showed 3 percent of those found sleeping on the streets in London between April 2009 and March 2010 had served in the military. Experts cite a host of reasons why veterans may be at risk of homelessness. They may have trouble adjusting to the chaotic rhythm of “normal” life after the comforting rigor of military routine. They may have Post-Traumatic Stress Disorder, or have difficulty translating work in the service into marketable job skills, or suffer from the loss of camaraderie, or suffer from a dependence on alcohol or drugs or from serious physical injury. Veterans can also contend with all the issues that can cause homelessness in the mainstream of society — lack of affordable housing, jobs that don’t pay a living wage, red tape that makes social services impossible to navigate and physical or mental disabilities. The new crop of veterans also face a greater likelihood of serious physical dis- ability than those of the past, according to Alison Hickey, Undersecretary for Benefits at the U.S. VA. “Those claims that are coming in are far more complex than we have experienced in past conflicts, largely for a good news reason,” Hickey said. “Our veterans are … 10 times more likely to survive a major injury or illness and that’s a good thing, but that means that we are going to be taking care of many more people for some very serious injuries for a long time.” Donovan said there is an increased risk of substance abuse in U.S. veterans who suffer debilitating injuries because doctors often prescribe potentially addictive painkillers. John Alford, 57, turned to the bottle after serving in Northern Ireland. Blinded in one eye by a nail bomb during his service with the First Gloucestershire Regiment, he saw two colleagues shot by snipers.
“You can never forget something like that,” he said. “After I left the army, I found it difficult to fit in and settle anywhere, and drink becomes some- thing you suppress it all with. I lost a lot through it. I’ve been married four times.” Alford has left drink behind and is establishing a new life, assisted by the Forces Self Build Scheme in Bristol, a program that is helping ex-service personnel build their own housing. Such grassroots initiatives, national veterans’ charities and government agencies have launched scores of programs in recent years to help military personnel with everything from housing to job training and advice. Many also connect veterans with other veterans to give them a sense of community and shared experience. Angell says many of the staff at the VA’s 300 centers across the United States are former combat veterans who under- stand the trauma of life under fire. Bryan Green, 64, a former staff sergeant in the UK’s Royal Electrical Mechanical Engineers, found it hard to adapt to civilian life after a quarter century in the military and suffered a breakdown three years ago. He finds the sense of belonging at Norcare’s veterans center invaluable. “It takes a long time to re-adjust. Bills and everything else have been done for you, so you don’t have a clue. And you’re not part of a team. Suddenly the army is gone. A door has been shut in your life,” Green said. “When I can talk about these things with Jordan (Moore) and these guys, people who have been through the same things, it means a lot.” On Canada’s west coast, Phil Quesnelle, recently released from the Canadian Forces on disability after receiving a diagnosis of PTSD, sits on the board of the South Mid Vancouver Island Zone Veterans Housing Society, which founded a transitional residence devoted to ex-service personnel struggling to find shelter. He also acts as a peer counselor, offering others the benefit of his experience. “It’s not a switch you can turn on or off,” Quesnelle said. “But people expect you to go back to normal over the span of that 10-hour flight back to Canada. It doesn’t work that way and people just don’t under- stand it.” Conscious of the disproportionate numbers of ex-service personnel in the ranks of the U.S. unemployed, the VA hired 400 formerly homeless veterans to act as peer counselors for those trying to find work. They offer advice on resumes, talk through interviews and answer telephones to provide support through the sometimes stressful early days on a new job. The VA also set up a new HR office that helps jobseekers translate their work in the military into civilian job skills, along with guidance on applications. “We’re being very pro- active, because honestly since poverty is the definer of the pathway to homeless- ness, if at least we can drop that unemployment rate for our newest veterans coming back, that should be a big prevention strategy,” said the VA’s Angell. The VA also negotiates with lenders to help veterans who can’t afford rent, and says its efforts kept 9 percent more veterans in their homes last year com- pared to prior years. “It can be quite expensive to try to get someone who has been chronically homeless for many years off the street and stabilized – com- pared to what it might take to prevent,” Angell said. “If you can help someone with two months’ rent, compared to what it would cost in 10 years to help this person get off the street and deal with other health issues.” Hugh Milroy, who served in the first Gulf War and is now CEO of UK charity Veterans Aid believes veterans are actually “citizens- plus” in Britain, with the government as well as 3,000 charities offering sup- port. He worries that too much focus on the homelessness issue may brand veterans as victims. He agrees the situ- ation is tougher in the United States, in part because of the absence of universal health care and a strong social safety net.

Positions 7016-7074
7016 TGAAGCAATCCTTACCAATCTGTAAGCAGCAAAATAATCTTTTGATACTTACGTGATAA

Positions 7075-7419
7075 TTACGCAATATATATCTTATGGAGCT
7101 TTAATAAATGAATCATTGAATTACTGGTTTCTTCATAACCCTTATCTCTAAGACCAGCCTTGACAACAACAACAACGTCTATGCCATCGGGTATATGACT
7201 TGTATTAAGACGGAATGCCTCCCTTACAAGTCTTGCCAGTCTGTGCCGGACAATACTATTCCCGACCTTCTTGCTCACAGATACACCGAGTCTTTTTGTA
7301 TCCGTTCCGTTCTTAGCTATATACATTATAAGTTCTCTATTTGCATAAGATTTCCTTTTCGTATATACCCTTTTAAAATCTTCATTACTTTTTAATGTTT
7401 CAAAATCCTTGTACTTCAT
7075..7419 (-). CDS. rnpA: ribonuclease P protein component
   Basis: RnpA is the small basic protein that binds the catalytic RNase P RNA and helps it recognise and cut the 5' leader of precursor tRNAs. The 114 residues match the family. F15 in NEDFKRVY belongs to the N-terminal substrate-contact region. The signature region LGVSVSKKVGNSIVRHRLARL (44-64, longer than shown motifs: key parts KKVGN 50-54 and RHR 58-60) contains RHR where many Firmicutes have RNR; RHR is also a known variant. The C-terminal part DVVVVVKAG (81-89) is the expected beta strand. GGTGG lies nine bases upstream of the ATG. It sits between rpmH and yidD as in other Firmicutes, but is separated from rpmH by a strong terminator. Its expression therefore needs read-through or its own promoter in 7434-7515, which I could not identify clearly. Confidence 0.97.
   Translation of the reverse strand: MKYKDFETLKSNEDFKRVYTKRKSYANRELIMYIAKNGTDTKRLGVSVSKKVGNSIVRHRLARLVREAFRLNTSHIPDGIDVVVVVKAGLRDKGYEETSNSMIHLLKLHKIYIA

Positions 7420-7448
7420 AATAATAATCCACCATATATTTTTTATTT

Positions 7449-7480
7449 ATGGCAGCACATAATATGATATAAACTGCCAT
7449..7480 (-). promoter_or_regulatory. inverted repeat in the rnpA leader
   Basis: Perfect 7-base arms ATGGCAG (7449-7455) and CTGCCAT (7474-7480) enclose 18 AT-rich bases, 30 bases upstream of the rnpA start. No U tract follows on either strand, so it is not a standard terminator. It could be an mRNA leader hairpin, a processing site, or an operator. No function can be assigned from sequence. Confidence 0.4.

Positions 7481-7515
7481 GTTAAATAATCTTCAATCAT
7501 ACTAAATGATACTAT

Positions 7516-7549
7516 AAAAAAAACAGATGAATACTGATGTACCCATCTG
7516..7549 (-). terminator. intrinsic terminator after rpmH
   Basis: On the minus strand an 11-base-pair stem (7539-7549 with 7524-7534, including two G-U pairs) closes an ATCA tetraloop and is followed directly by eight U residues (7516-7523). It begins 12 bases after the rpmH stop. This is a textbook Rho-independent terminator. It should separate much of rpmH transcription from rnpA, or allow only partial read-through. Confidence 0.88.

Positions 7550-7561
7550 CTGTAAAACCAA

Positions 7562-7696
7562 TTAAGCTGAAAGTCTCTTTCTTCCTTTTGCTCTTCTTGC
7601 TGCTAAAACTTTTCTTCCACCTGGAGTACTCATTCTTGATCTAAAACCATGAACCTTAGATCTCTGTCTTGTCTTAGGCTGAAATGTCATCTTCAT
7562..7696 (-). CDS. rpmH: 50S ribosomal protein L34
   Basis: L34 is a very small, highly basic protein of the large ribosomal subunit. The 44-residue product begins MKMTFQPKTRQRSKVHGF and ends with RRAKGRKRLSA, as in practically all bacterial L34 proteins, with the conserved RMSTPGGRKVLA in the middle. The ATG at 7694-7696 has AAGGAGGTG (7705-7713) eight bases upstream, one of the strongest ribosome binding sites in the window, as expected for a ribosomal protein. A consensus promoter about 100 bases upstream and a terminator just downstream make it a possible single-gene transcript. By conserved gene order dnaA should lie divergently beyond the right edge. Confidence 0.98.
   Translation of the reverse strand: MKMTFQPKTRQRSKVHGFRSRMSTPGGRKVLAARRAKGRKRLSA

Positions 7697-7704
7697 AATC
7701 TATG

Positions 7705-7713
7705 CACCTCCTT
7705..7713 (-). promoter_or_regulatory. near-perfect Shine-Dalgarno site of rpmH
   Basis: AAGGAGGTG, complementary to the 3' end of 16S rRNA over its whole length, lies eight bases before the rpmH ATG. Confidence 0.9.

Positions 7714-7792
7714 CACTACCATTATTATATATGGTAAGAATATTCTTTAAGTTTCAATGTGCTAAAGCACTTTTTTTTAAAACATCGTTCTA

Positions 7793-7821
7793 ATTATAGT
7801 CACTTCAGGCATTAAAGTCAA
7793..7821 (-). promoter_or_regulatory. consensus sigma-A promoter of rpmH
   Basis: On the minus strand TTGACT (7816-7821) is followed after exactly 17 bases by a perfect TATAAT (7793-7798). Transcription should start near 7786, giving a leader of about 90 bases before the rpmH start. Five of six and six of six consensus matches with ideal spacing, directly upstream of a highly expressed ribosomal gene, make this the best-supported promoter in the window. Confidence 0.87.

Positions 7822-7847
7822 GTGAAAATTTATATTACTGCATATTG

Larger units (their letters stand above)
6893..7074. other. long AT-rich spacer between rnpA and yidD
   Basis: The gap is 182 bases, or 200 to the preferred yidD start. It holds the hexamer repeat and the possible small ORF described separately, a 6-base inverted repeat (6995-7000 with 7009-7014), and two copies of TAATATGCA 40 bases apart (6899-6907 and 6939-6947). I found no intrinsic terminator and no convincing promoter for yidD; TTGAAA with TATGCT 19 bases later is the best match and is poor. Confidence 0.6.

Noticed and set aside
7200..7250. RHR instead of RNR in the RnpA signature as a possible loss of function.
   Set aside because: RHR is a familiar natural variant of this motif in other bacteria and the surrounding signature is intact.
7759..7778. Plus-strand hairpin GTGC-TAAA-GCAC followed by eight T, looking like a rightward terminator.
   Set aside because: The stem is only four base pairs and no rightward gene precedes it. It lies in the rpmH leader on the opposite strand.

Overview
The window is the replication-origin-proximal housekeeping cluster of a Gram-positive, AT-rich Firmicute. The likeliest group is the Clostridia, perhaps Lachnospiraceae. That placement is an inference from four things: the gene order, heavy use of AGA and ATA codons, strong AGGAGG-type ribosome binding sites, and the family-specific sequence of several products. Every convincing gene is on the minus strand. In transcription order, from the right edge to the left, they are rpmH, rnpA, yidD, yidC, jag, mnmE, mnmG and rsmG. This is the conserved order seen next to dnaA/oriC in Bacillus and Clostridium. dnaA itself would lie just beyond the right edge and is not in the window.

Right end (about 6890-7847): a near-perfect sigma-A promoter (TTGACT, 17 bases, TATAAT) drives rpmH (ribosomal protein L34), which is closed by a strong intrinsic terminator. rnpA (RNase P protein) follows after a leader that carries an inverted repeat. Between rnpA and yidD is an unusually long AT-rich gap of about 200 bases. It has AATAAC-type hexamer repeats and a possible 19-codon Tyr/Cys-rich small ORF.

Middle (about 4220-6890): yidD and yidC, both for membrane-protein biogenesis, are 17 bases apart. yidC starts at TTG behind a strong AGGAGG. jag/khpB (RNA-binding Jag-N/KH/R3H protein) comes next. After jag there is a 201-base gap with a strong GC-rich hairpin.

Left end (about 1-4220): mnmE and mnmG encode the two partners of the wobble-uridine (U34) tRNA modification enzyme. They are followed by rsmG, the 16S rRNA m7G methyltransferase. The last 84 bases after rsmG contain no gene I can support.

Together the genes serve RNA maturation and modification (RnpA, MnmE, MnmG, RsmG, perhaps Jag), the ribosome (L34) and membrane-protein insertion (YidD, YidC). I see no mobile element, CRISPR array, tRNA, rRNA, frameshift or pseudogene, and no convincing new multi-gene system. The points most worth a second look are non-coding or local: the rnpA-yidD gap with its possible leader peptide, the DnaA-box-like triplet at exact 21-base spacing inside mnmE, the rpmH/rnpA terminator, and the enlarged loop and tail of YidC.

Denmark’s support for its returnees is not as pronounced as in some other countries, according to street newspaper Hus Forbi. The Ministry of Defense in Denmark puts returning soldiers through a three-month acclimatization program. Six months after their return, they are asked to fill out a questionnaire. One-third of veterans never reply. Donovan of the National Coalition for the Homeless in the United States says the increases in funding under the Obama administration will inevitably reduce the number of veterans on the streets, but he worries Congress may turn its attention elsewhere once the United States has withdrawn from Iraq. “We’re a country suffering from ADD and when we aren’t at war we’re going to stop thinking about veterans and we’re going to think about something else,” he said. The key, he says, is ensuring that enough permanent housing is built via programs like the VA’s Veterans Affairs Supportive Housing program, where veterans get vouchers for housing organized by local housing authorities in the United States. “It reminds me of antibiotics,” Donovan said. “If you give somebody two doses the first day and another dose and another dose and all of a sudden they start feeling better and you don’t give them the last three days, what happens? The per- son’s going to get sick again, and when it comes back, it’s going to be medically resistant, it’s going to be treatment- resistant. That’s what happens with these populations. You don’t solve the problem. You pour tons of money into it, you pay attention to it, but you don’t solve the problem and it becomes socially resistant.” (*Additional reporting by Yvonne Robertson / Megaphone Canada, Adam Forrest / The Big Issue UK, Simon Ankjærgaard / Hus Forbi and Danielle Batist / Street News Service)